Seminar on Global Norms and Local Action: The Campaigns to End Violence against Women in Africa by Dr. Peace Medie

, 2:00pm –
Social Science Research Council

On June 7, 2017, African Peacebuilding Network (APN) Alumnus Dr. Peace Medie (BMC 2016; IRG 2015) gave a seminar on her forthcoming book manuscript, Global Norms and Local Action: The Campaigns to End Violence against Women in Africa, at the Social Science Research Council in Brooklyn, NY. Much of the fieldwork for the book was supported by an APN Individual Research Grant, and Dr. Medie received an APN Book Manuscript Completion Grant in 2016 to finalize the manuscript.

Dr. Medie’s book project potentially contributes to the literature on international norms in International Relations, as a lens into how international norms are translated at the domestic level. Additionally, Dr. Medie argues that it will advance an understanding of the advancement of women’s rights across Africa, by providing insight into if—and if so, how—specialized units improve the security sector’s responses to violence against women. This is a bold attempt “to understand how post-conflict states in Africa have responded to violence against women,” particularly rape and domestic violence. She focuses predominantly on how Liberia and Côte d’Ivoire are implementing anti-gender-based violence norms within the security sector—specifically, the police force and, in Côte d’Ivoire, the gendarmerie as well. Her study operationalizes this implementation by tracking the creation and institutionalization of specialized police units that address violence against women, as well as the performance of personnel within these units.

Throughout the seminar, Dr. Medie gave an overview of specialized units, discussed her research methods and the theoretical framework of her project, and highlighted the disparities in implementation of specialized units between the countries used as her two case studies. She supported with her arguments with evidence drawn from her fieldwork, and provided clear explanations for the differences between local actions in Côte d’Ivoire and Liberia, as well as her view on the long-term sustainability of these reforms to the security sector. Dr. Medie also provided recommendations for policies that may increase access to justice and improved services for women who have experienced domestic violence and rape.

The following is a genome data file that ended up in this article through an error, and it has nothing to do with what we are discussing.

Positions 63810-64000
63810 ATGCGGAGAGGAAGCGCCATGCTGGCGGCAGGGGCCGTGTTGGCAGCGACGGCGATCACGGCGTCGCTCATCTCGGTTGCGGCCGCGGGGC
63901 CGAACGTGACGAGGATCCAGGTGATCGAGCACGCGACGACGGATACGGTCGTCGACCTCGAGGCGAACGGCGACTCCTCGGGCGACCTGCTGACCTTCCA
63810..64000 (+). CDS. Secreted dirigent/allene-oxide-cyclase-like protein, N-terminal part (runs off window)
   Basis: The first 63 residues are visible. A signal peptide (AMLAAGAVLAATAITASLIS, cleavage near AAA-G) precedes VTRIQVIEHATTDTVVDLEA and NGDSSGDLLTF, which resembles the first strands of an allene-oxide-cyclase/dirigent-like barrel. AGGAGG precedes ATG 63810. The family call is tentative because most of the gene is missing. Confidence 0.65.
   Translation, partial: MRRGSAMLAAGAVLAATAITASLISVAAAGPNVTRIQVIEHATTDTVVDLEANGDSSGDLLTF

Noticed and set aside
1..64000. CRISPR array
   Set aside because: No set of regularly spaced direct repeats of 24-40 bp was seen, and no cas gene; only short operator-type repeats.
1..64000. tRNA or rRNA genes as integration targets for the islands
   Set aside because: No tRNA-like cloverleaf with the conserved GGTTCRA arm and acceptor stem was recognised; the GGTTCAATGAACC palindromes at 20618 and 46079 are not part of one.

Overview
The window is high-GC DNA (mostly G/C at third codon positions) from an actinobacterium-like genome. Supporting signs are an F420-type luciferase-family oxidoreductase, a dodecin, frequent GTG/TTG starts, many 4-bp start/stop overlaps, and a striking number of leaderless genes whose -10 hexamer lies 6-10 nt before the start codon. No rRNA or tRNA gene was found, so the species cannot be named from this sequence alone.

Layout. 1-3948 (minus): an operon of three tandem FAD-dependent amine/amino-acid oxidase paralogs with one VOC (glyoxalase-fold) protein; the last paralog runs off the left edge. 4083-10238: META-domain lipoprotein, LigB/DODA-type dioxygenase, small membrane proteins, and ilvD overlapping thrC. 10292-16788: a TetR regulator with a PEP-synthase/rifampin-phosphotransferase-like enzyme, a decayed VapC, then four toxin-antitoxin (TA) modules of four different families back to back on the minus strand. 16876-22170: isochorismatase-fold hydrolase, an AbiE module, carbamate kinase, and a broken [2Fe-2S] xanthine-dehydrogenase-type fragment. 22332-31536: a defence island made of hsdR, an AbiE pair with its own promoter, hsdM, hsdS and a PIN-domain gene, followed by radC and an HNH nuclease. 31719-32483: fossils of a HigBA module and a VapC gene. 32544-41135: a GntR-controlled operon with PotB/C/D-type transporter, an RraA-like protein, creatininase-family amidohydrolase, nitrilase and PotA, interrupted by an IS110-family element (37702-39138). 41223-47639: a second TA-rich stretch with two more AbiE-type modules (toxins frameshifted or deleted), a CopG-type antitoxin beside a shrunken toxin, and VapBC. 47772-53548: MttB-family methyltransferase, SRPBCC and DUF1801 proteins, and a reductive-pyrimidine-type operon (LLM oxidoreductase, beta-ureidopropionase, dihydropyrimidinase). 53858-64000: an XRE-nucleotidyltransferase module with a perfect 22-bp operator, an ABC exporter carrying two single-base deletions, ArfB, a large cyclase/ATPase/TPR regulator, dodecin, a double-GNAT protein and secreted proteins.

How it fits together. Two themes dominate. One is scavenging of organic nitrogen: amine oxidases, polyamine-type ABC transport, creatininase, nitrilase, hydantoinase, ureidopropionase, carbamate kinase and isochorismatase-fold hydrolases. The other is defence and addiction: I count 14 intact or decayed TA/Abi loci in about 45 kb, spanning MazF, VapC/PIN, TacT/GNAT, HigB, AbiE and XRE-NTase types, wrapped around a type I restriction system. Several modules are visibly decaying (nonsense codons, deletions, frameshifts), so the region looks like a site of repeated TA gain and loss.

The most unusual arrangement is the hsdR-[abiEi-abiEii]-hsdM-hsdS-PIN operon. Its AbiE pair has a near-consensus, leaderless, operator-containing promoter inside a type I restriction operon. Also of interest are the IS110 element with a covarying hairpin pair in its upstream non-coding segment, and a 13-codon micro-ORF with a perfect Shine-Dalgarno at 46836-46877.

The seminar was attended by a diverse audience, including distinguished professors and scholars, foundation representatives, policymakers, and Social Science Research Council staff members. The discussion following Dr. Medie’s presentation spanned a range of topics—from the positive and negative aspects of cultural influence and possibility for culture to evolve over time, to the influence of women as leaders and the role of women in powerful positions in influencing local norms and laws. With the discussion and feedback from the seminar, Dr. Medie intends to finalize her book manuscript, Global Norms and Local Action: The Campaigns to End Violence against Women in Africa, and send it to her publisher later in the year. The APN greatly looks forward to its publication.

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